The battle of Iwo Jima was one of the bloodiest battles fought during the United States Pacific campaign against Japan, during World War Two. The 36-day battle for control of the tiny island of Iwo Jima, located around 1,200 kms off the coast of Japan, started on February 19, 1945, and saw the death of 18,500 Japanese soldiers and almost 7,000 U.S troops.
Iwo Jima was the first native Japanese soil to be invaded during the Allied advance and was considered strategically important as a possible air base for B-29 bombers.
What the battle is best known for, however, is an image captured by Associated Press photojournalist Joe Rosenthal— six soldiers, raising the American flag over a mountain.
The struggle for dominance in the Pacific Theatre
After the Japanese attacked Pearl Harbour in Hawaii on December 7, 1941, they continued to push forward into the Pacific, expanding their influence over the central Pacific and southeast Asia.
This attack precipitated the entry of the U.S into World War Two. Soon, the US had rallied its troops and assumed command of the Allied forces in the Pacific theatre. The Joint Chiefs of Staff (JCOS) in command agreed on a two-pronged approach to tackling the theatre— Army General Douglas MacArthur proceeded to take over the Phillippines, landing on Filipino soil by October 1944, while Admiral Chester Nimitz advanced through the Central Pacific, seizing the Mariana Islands (which include the Northern Marianas and Guam.)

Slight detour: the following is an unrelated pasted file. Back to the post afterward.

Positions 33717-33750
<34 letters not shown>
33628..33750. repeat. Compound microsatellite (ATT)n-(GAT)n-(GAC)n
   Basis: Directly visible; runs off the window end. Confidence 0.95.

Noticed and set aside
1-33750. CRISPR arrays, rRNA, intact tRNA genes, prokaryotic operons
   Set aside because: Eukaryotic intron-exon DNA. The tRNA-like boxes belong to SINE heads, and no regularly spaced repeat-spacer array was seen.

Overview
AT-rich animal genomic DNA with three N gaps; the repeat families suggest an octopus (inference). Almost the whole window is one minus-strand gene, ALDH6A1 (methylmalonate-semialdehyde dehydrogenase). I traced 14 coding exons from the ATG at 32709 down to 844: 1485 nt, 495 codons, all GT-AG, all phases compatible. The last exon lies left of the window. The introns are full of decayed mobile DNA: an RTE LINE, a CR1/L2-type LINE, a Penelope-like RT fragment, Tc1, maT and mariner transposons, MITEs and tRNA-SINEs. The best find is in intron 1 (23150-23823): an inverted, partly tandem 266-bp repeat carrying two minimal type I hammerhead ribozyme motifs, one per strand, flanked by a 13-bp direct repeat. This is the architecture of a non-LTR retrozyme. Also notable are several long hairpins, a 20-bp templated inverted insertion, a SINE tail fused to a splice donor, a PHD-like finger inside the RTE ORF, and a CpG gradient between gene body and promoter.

Iwo Jima is a small volcanic island 1220 kms off the coast of Japan, halfway between the Mariana Islands and Tokyo. It only spans 20 square kms and is covered in volcanic ash and sand. Mt Suribachi, a mostly dormant volcano, lies at the southwest end of the island.
It was deemed strategically significant by the JCOS, especially as a potential air base for B-29 “Superfortress” bomber raids on Tokyo. In October 1944, Nimitz began rallying his troops for an Iwo Jima invasion— known as Operation Detachment— also planning an Okinawa invasion.
General Nimitz had a total of around 70,000 troops, mostly belonging to the Navy and the Marines, along with a fleet of 11 warships. The command expected to have control over the island within four days.
Meanwhile, the Japanese had fortified the island of Iwo Jima. From May 1944, Lieutenant General Kuribayashi Tadamichi had been deputed to defend Iwo Jima, and he built a 21,000 strong garrison and a network of tunnels, gun sites and blockhouses (dug-in guard posts).
The battle of Iwo Jima and the photograph
After days of heavy bombardment via sea and air, American troops landed on the beaches of Iwo Jima on February 19, 1945. Braving heavy gunfire from Japanese troops, and a kamikaze attack that severely damaged many U.S Naval vessels, the 28th Regiment secured Mt. Suribachi around four days into the fighting. U.S. soldiers raised the American flag on the summit of Mt. Suribachi twice— the second of these was on February 23. This was the moment immortalised by Associated Press photojournalist Joe Rosenthal in his Pulitzer Prize-winning photograph. The moment was also captured on film by Marine Sgt. Bill Genaust— killed in combat nine days later. Of the six men who raised the flag, three never returned from the battle.